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Article from INDUSTRY ASSOCIATIONS (239 Articles)

An IBISWorld report on the Australian jewellery industry has several mistakes
An IBISWorld report on the Australian jewellery industry has several mistakes
 










 

Jewellery report gets it wrong

A major report on the Australian jewellery industry was released late last month. The only problem is it’s error-ridden.

The 34-page detailed report published by IBISWorld includes information about companies that no longer trade in the Australian jewellery industry, has wrong store counts and even has errors in financial analysis.

Jeweller obtained a copy of ‘Watch and Jewellery Retailing in Australia – April 2012’ and began dissecting it. We presented a number of questions to IBISWorld’s analyst team over the last week in an attempt to get to the bottom of erroneous and misleading information.

The most glaring error pertains to Sunglass Hut, which was attributed with having 160 stores and 2 per cent market share of the Australian watch and jewellery retail market. The only problem is that the business no longer operates in the jewellery industry, and has not done so since 2009.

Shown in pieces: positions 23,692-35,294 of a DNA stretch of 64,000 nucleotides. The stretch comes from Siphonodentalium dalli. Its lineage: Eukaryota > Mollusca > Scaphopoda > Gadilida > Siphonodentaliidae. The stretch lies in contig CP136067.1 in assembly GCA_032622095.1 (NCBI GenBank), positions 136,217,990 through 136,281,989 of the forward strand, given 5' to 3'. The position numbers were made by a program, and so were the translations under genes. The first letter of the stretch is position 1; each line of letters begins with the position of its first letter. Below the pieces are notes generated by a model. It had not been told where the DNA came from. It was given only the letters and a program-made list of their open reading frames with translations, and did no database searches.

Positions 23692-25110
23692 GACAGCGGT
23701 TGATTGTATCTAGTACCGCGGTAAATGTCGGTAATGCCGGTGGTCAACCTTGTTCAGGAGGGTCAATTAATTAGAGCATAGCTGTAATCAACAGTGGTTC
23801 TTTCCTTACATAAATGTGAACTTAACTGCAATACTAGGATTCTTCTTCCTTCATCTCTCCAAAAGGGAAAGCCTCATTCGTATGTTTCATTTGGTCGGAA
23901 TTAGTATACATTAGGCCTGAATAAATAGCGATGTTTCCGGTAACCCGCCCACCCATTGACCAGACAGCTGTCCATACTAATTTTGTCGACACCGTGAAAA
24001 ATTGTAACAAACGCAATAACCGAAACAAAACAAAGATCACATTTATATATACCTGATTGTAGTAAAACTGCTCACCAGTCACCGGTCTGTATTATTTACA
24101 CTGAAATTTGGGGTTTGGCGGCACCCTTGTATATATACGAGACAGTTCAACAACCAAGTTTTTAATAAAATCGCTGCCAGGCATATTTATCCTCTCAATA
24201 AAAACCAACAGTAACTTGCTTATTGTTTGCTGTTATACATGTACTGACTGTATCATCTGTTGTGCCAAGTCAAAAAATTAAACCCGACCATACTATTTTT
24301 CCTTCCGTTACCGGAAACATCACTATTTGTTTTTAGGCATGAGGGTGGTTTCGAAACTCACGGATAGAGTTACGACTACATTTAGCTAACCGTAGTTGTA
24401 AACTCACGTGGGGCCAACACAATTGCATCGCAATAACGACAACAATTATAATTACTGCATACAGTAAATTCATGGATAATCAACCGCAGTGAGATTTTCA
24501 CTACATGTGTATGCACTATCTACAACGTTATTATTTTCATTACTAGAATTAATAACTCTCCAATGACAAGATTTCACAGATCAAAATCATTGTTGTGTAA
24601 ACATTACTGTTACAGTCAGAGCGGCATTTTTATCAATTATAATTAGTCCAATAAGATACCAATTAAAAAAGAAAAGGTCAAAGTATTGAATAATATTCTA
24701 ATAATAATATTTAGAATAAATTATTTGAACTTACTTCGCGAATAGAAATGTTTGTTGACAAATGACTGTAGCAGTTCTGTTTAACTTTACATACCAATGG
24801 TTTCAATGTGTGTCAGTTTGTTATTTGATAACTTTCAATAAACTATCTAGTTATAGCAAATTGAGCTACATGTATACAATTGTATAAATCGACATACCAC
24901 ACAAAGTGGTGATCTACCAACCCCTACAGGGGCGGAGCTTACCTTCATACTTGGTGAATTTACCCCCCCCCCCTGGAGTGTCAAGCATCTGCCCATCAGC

A spokesperson for Sunglass Hut explained that while the company was winding back its ‘Watch Station’ business in 2008, it was certainly out of the industry by January 2009.

 
The embarrassing error is made all the worse by the fact that IBISWorld was made aware of errors in its previous report. However, there was either no attempt to rectify the quality of the report or the analyst team could not indentify that Sunglass Hut-Watch Station was no longer selling watches. A simple visit to the company’s website would have highlighted the fact there is no mention of watches.

The error was therefore repeated in the current edition though Mike Estes, IBISWorld’s production manager, quickly acknowledged the mistake and has updated the report accordingly.  

However, Estes had a number of other issues to investigate after being contacted by Jeweller.